This story is an excerpt from Ed’s Book, “A Casual Traveler“
I had been following a storm in the middle of Nebraska, so the roads were a still a bit wet in spots. I came upon a barricaded bridge that was impassible. The problem was I didn’t recall seeing any previously posted detour signs; I had no choice but to turn around.
I retreated all the way back to the previous town and took the first crossroad, figuring I’d out flank the bridge by crossing the river further west. It was a lovely detour through cow country, but it brought me right back to the same closed bridge. Crap!
I formulated plan B and headed east along the river until I found another crossing. The road eventually veered away from the river, but then I came across a good road heading in the right direction that looked big enough to have a bridge on it.
Before long the road took a few turns, going into the middle of nowhere. Then I saw a sign that said, “Paved road ends ahead.” No biggie I thought, as I slowed to the appropriate speed and continued on the gravel. I thought I could see the river ahead and I hoped for a bridge.
Just when I was getting comfortable riding on the gravel, it disappeared and the road became dirt. It had been raining earlier in the day; you know what happens to dirt gets wet—it becomes mud.
I’d never ridden on a mud road before, but I had little choice. I immediately tried to gear down, but dared not brake; I was already sliding in the mud and doing a low-speed wobble. The front wheel only plowed and the wobble got worse. I knew I was going down; it was only a matter of how hard and where.
I slid closer and closer to the big creek on my left; that’s the way the road sloped. There was a grass shoulder, where I thought I might get some traction, or at least have a softer landing. I really didn’t want to crash in the creek.
I slowly veered toward the grass shoulder and my front wheel started to grab the edge of the grass. My new problem was that my rear wheel gained momentum and slid up to the right. I though it was the time to dump, so I let the front wheel grab the grass and I engaged the rear brake to bring the bike around sideways.
I let the bike flop down on its left side and we slid in the deep mud; I was able to use my left foot as a rudder until the bike came to a stop. I opened my eyes and took a deep breath, thankful that I was still alive. Upon exhaling, I shouted out loud, “Yeah!”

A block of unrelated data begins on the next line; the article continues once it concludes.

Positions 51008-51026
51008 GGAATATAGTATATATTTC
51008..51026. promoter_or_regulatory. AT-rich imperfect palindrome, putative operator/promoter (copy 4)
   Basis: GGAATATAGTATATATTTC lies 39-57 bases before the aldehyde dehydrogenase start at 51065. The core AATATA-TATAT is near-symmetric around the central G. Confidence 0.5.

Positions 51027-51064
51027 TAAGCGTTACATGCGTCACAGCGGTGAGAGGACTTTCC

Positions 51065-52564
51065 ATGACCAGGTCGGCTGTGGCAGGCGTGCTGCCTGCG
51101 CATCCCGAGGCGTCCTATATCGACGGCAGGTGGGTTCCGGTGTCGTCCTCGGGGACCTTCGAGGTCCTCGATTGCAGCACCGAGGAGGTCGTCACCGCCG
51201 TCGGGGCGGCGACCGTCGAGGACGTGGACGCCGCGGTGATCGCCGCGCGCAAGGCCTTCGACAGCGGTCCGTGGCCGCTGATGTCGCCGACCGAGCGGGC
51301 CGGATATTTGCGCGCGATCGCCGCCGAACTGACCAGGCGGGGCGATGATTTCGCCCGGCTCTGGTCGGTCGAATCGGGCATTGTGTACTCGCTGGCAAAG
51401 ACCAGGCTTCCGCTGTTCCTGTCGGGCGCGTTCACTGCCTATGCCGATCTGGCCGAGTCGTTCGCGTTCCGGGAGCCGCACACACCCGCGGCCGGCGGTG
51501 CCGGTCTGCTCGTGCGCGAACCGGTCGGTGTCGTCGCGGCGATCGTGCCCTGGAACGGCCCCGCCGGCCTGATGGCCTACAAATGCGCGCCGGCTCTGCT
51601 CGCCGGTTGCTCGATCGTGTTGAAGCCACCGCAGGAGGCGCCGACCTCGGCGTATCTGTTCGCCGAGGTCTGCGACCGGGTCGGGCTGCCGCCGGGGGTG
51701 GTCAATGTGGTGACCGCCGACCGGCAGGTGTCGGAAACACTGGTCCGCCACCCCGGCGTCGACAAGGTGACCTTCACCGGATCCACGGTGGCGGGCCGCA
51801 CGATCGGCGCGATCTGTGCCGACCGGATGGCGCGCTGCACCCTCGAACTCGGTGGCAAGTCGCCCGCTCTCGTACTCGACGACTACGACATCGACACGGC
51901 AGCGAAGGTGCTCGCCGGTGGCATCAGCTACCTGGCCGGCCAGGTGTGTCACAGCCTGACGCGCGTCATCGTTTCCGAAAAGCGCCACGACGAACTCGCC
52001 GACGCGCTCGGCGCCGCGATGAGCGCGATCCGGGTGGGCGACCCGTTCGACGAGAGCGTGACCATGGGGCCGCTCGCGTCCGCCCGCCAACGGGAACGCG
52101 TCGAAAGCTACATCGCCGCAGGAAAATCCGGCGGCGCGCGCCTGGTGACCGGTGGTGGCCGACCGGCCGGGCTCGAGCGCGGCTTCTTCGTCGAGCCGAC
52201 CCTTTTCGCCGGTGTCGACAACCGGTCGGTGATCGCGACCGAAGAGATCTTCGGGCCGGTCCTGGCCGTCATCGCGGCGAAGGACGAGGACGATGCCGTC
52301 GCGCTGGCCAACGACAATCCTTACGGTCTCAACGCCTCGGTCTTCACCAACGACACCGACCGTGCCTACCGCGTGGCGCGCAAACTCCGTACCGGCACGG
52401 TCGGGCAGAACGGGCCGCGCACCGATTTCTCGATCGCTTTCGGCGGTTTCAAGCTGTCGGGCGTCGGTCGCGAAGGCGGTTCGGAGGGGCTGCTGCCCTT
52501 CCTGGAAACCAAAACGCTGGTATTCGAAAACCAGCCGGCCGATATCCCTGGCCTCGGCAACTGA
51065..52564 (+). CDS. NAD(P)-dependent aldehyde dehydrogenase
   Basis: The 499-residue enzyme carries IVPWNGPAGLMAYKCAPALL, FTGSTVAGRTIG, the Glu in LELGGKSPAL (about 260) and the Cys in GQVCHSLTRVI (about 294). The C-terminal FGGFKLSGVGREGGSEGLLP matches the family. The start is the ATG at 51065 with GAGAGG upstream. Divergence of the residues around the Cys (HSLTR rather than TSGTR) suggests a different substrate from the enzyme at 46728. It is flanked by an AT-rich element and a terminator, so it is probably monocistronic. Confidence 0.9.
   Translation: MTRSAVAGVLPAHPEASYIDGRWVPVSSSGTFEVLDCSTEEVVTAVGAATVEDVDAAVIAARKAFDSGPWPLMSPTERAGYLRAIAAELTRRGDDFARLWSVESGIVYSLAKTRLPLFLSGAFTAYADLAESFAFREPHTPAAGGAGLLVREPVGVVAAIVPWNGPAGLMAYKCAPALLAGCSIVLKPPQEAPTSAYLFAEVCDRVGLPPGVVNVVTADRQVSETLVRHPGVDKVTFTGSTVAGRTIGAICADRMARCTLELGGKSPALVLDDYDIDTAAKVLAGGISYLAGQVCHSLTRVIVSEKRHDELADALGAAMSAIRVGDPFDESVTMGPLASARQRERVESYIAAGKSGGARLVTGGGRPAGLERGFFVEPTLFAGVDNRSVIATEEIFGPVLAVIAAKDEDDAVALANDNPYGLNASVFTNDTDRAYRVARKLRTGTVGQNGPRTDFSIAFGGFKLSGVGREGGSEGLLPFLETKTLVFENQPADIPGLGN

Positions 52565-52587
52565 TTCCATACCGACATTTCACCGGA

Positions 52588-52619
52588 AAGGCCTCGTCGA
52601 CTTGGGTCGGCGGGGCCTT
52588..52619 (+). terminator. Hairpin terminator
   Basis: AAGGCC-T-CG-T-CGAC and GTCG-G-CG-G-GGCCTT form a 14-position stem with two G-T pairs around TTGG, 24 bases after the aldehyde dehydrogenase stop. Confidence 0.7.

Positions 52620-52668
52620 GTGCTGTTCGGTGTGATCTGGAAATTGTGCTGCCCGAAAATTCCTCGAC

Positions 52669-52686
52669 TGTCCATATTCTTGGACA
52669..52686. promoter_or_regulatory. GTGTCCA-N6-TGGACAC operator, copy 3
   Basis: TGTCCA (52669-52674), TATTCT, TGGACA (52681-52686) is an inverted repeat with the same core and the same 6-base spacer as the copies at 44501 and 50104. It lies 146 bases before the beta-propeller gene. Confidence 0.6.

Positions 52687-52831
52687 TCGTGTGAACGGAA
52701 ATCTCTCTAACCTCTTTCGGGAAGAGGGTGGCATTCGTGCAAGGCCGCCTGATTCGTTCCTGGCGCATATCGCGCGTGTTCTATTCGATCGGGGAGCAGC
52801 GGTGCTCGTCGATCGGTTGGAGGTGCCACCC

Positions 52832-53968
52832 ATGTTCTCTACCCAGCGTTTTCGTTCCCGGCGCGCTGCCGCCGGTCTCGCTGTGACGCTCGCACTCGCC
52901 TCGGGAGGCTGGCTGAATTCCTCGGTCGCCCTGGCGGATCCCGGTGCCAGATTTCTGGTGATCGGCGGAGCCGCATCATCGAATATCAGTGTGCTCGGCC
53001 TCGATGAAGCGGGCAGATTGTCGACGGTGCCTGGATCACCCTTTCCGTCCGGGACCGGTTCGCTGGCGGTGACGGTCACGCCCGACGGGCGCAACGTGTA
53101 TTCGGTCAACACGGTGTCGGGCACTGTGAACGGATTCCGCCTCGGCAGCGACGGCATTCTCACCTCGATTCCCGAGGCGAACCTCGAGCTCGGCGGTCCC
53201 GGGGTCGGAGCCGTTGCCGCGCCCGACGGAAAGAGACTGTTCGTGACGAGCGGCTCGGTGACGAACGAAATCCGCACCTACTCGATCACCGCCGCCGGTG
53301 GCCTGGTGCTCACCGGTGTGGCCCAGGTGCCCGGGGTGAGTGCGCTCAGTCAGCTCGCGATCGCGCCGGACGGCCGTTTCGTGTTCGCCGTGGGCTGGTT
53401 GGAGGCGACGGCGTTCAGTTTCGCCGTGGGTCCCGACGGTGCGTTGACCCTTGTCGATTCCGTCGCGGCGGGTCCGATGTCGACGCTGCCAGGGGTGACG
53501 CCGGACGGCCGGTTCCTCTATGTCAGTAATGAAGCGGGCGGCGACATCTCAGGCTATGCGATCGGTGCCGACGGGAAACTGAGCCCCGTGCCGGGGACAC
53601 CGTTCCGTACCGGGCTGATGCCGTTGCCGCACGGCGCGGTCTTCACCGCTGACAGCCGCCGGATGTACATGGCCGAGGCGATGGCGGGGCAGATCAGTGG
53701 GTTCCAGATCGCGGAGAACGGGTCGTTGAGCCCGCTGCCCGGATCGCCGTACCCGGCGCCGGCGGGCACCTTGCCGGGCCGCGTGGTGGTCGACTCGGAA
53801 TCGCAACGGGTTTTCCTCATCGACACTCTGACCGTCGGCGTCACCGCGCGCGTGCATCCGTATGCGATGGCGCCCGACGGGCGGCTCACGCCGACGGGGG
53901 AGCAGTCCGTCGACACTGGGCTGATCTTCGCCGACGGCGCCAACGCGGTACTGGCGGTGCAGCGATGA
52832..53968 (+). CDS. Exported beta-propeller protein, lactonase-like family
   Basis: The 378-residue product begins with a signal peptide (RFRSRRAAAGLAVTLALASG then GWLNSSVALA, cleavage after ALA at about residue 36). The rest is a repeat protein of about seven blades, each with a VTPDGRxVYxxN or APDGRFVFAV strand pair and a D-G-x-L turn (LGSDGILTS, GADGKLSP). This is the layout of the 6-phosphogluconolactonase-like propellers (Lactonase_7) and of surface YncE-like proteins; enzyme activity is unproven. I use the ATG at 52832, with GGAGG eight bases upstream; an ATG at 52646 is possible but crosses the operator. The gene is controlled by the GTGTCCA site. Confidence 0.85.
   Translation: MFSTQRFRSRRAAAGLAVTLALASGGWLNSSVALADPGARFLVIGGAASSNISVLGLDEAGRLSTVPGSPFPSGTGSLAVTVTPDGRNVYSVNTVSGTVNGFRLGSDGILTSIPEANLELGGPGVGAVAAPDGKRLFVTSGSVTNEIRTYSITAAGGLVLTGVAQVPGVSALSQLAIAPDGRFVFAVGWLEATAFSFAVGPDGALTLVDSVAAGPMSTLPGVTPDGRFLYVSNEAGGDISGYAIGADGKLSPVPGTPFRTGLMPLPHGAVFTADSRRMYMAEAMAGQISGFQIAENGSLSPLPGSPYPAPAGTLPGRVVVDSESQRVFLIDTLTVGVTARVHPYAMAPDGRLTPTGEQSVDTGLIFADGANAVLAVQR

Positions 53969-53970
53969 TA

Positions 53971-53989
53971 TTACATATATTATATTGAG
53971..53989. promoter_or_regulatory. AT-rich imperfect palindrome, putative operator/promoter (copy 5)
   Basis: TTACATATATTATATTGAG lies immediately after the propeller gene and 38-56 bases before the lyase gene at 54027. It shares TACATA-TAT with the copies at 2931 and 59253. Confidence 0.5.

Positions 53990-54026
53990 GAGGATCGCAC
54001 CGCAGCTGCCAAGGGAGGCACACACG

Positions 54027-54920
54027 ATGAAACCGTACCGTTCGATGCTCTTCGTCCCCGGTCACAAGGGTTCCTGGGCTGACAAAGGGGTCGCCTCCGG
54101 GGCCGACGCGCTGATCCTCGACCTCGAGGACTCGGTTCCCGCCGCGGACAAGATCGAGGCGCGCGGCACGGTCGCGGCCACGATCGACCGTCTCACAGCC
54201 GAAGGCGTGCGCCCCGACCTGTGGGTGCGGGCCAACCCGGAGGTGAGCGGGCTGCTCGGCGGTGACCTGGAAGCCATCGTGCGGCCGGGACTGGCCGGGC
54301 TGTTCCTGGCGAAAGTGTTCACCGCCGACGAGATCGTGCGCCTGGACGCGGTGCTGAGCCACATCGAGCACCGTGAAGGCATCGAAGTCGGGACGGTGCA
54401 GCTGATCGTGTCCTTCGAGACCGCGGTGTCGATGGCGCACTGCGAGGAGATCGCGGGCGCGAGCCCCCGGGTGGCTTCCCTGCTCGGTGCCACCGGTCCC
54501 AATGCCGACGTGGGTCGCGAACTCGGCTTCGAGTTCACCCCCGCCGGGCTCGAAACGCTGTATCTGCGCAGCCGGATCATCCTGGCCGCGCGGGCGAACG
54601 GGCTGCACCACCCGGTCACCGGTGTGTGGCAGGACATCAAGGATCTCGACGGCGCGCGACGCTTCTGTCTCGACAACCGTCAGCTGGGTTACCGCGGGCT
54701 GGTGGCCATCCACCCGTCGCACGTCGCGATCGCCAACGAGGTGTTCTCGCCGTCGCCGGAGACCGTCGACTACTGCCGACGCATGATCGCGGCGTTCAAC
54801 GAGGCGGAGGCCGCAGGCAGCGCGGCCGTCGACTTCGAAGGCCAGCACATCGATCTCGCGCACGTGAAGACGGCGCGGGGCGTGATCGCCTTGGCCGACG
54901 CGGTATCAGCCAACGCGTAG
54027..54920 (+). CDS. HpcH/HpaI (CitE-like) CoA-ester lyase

When I stood erect I couldn’t see my feet; I was ankle deep in the thick mud. The bike had sunk to the frame, but I didn’t see any visible damage. It was a perfect slide, if there is such a thing.
It wasn’t nearly as much fun trying to get myself and the bike out of the mud and back on to dry pavement. I pushed and slipped and wobbled my way to freedom. Back on the road, my wheels spewed up chunks of mud for the next 50 miles.
Riding into Denver I didn’t notice the change in elevation; the road just gradually worked its way higher. I’d heard athletes complain about Denver’s altitude and how the thin air made it difficult for maximum performance.
A fact that I wasn’t aware of is that one of the steps of the Colorado State Capitol Building is exactly five thousand, two hundred and eighty feet above sea level. That is precisely one mile, for those of you who were brought up on the metric system.
I found Colorado Ted at one of his local watering holes—coincidentally, the same way I’d originally met him. He introduced me to his drinking buddies. I joined the group and downed a few cold ones to wash down the road dust.
Ted wasn’t the same man I’d met in Asia; his buddies informed me that he’d fallen in lust since I’d last seen him. Accordingly, he chose to spend more time with her than me. His buddy Ron acted as a stand in, while I was in town. He was a fellow biker. We planned a ride into the mountains the next day, while Ted was off doing his own riding.
That night Ron introduced me to downtown Denver, where we did some bar hopping and settled on a cool jazz club.
I had previously traveled through the northern Rockies in British Columbia and Washington, where roads were limited and the terrain rugged. The Mountains in Colorado are greener. There are small villages and beautiful homes scattered around the slopes and valleys. The Alpine scenery is spectacular. It was difficult trying to keep my eyes on the winding road and not the sights.
The loop Ron planned took us across mountain tops that were over ten thousand feet. While we were on top of the world the weather had changed—as it often does in the mountains; it got much cooler. A light drizzle made the roads a little slick, but traffic moved slower and we managed to stay on the road.
Another temperature drop brought on a summer snow that made visibility a joke. The inclement weather dropped the needle on my fun meter and we couldn’t see any of the scenery around us.
We headed back down the mountain to Granby, where the sunshine invited us to shed our rain gear and enjoy the grand scenery.